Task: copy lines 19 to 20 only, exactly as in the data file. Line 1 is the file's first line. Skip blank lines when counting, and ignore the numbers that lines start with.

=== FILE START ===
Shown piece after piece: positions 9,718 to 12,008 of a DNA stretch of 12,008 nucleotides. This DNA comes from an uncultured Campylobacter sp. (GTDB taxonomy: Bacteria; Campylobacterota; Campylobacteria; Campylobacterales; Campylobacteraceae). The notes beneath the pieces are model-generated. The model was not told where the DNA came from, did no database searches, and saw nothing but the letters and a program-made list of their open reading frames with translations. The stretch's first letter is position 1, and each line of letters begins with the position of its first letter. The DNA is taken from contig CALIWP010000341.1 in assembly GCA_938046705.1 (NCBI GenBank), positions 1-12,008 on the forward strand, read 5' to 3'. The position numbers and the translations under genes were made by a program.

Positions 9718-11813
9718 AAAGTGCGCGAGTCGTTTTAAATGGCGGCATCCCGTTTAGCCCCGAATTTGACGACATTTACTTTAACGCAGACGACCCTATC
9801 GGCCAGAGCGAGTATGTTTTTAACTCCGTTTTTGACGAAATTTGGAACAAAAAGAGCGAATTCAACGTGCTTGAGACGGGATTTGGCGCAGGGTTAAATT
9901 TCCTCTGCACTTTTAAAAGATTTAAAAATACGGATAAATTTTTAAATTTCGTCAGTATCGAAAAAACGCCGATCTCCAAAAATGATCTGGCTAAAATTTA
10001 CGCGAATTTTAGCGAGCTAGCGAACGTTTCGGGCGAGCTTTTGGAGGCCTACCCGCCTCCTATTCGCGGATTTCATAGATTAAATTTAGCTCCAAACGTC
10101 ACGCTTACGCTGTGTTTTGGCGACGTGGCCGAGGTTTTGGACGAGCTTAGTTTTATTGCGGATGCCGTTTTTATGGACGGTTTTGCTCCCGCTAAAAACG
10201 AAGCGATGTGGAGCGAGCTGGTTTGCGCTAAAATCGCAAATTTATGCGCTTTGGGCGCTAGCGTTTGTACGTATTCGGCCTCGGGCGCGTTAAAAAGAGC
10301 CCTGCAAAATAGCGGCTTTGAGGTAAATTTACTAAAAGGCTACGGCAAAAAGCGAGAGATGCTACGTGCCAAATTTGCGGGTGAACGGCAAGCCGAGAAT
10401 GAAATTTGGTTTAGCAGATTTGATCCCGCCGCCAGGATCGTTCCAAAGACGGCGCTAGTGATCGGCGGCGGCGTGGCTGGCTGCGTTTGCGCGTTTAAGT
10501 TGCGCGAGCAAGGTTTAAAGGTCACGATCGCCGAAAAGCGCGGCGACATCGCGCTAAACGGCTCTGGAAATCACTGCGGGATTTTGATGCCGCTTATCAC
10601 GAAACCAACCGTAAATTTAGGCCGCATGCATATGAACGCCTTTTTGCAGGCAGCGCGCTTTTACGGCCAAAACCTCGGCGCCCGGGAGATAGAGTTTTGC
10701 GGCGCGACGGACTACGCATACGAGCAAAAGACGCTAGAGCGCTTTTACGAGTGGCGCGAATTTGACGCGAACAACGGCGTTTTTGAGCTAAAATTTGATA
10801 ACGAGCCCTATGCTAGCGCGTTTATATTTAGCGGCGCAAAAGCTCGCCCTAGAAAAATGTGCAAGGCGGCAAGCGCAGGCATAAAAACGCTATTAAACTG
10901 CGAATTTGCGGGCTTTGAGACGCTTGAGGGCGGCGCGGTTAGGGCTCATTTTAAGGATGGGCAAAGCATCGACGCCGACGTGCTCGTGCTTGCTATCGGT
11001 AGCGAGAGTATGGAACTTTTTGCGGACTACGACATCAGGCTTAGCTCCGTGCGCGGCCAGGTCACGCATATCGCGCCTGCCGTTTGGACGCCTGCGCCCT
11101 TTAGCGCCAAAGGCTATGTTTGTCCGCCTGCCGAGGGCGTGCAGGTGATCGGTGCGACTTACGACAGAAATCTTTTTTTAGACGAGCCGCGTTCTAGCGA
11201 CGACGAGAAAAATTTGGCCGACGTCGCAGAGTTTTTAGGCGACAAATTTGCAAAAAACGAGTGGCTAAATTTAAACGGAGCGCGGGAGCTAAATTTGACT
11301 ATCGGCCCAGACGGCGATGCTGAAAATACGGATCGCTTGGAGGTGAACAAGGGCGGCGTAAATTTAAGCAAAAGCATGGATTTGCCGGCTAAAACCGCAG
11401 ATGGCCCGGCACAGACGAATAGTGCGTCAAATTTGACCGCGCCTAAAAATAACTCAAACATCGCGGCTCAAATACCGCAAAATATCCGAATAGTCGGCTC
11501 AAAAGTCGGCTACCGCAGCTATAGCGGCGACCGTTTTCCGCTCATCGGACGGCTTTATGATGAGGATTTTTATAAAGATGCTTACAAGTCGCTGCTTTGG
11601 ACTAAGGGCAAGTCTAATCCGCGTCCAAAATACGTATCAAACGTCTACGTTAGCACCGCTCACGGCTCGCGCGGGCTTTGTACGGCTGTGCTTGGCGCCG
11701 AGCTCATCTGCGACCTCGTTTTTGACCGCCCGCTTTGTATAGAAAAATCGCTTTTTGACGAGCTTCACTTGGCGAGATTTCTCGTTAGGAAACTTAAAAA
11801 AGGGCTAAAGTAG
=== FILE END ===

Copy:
11301 ATCGGCCCAGACGGCGATGCTGAAAATACGGATCGCTTGGAGGTGAACAAGGGCGGCGTAAATTTAAGCAAAAGCATGGATTTGCCGGCTAAAACCGCAG
11401 ATGGCCCGGCACAGACGAATAGTGCGTCAAATTTGACCGCGCCTAAAAATAACTCAAACATCGCGGCTCAAATACCGCAAAATATCCGAATAGTCGGCTC